OldPond-Oak.jpeg
Scrub Oak
Catalogue A# 0099-161 PL15
GPS 45D 43' 60" N / 108D 37' 3" W

Quercus gambellii

Family: Fagaceae

Origin: Southwestern United States

Common name: Scrub Oak

Location: Old Pond-Immediately south of bridge

Number in accession: 1

Note: Located between Red-twigged Dogwoods

​This 16 inch Oak provides overall benefits of: $126 every year. 

​Characteristics
Habitat
terrestrial
New England state
    •    Connecticut Maine Massachusetts New Hampshire Rhode Island Vermont
Growth form
the plant is a shrub (i.e., a woody plant with several stems growing from the base)
Leaf type
the leaf blade is simple (i.e., lobed or unlobed but not separated into leaflets)
Leaves per node
there is one leaf per node along the stem
Leaf blade edges
the edge of the leaf blade has lobes, or it has both teeth and lobes
Leaf duration
the leaves drop off in winter (or they wither but persist on the plant)
armature on plant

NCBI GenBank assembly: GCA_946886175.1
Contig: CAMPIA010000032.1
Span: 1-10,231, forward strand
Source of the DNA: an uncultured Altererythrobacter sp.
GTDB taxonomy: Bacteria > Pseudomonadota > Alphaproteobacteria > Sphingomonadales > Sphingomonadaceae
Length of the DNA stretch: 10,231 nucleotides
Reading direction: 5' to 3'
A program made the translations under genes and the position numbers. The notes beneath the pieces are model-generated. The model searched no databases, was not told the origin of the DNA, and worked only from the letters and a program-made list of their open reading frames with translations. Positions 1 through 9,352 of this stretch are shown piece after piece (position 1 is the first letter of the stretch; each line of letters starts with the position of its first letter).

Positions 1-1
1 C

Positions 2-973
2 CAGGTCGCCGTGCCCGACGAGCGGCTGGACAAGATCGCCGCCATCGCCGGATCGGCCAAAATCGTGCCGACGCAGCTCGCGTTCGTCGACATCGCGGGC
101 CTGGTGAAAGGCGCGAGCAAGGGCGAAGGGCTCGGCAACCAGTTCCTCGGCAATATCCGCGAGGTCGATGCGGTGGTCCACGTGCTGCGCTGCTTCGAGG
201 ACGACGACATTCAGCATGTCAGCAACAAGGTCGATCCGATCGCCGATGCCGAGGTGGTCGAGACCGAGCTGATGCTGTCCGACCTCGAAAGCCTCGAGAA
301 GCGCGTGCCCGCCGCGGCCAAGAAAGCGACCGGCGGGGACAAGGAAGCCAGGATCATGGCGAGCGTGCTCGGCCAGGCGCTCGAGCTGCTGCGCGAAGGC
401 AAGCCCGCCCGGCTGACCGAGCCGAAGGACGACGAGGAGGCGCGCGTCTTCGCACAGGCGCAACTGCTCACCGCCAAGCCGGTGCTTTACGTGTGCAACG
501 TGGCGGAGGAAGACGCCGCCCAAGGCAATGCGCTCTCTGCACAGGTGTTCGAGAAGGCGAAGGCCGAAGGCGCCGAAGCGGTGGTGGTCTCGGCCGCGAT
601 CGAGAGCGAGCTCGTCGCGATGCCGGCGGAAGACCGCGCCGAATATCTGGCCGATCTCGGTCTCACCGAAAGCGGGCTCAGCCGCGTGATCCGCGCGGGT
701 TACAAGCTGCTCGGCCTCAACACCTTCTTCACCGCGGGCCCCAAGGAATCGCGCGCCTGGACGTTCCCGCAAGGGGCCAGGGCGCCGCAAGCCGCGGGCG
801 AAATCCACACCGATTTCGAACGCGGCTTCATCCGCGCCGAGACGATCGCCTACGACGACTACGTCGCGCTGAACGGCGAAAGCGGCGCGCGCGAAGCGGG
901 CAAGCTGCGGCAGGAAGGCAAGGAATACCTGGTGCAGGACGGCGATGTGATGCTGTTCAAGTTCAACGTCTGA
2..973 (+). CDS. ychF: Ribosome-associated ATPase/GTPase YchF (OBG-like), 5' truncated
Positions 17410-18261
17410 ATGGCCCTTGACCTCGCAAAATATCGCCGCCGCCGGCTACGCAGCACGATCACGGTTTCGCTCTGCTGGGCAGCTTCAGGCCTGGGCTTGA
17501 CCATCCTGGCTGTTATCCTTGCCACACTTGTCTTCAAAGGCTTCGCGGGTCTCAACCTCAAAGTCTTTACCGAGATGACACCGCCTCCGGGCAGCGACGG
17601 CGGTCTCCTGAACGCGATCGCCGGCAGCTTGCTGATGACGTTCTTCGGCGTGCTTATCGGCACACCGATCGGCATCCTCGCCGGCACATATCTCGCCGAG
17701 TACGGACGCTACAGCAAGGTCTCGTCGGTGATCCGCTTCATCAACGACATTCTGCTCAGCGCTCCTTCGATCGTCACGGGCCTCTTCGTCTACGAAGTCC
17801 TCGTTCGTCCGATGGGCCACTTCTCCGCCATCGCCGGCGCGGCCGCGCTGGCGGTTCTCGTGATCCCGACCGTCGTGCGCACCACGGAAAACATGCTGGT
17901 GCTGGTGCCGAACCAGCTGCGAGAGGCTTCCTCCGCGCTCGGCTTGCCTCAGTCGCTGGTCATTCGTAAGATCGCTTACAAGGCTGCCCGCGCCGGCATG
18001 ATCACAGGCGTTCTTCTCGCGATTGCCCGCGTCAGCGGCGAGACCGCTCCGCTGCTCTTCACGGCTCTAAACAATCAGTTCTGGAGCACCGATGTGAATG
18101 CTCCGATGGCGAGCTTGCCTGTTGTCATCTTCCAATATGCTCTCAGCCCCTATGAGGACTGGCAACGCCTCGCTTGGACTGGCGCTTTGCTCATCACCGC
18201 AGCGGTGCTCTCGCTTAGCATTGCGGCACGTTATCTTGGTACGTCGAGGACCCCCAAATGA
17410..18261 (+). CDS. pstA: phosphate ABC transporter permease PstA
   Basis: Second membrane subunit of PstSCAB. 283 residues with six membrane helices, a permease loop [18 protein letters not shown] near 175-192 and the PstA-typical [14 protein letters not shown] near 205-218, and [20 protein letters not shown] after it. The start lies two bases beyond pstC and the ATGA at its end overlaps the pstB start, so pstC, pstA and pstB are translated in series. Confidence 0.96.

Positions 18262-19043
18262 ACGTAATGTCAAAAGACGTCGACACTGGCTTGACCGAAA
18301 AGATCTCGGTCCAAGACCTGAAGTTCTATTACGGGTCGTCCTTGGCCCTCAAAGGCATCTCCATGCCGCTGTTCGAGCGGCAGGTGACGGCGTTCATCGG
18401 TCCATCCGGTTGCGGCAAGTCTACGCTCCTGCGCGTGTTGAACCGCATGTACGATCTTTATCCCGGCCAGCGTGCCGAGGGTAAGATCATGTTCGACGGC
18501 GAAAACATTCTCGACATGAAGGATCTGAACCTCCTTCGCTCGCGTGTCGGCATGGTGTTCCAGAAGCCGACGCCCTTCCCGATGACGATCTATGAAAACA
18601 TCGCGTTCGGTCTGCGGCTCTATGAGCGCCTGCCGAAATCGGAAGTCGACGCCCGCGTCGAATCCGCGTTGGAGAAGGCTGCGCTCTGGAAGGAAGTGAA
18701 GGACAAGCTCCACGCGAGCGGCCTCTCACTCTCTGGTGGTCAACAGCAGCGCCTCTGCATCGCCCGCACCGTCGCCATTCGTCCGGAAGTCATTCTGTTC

the plant does not have spines, prickles, or thorns
Leaf blade length
50–120 mm
Leaf blade width
30–90 mm
Leaf stalk
the leaves have leaf stalks
Fruit type (general)
the fruit is dry but does not split open when ripe
Bark texture
the bark of an adult plant is ridged or plated
Twig winter color
    •    brown
    •    yellow

CRITIQUE

Scrub oak is one of the smaller and more gnarled oaks in New England, rarely exceeding 12-20 feet in height. Also called bear oak, reportedly because only bears consume the bitter acorns. This hardy species is among the first to recolonize dry sites that have been repeatedly cut-over or burned. Thus, it is a valuable early-successional tree that stabilizes and shades bare soils.
 

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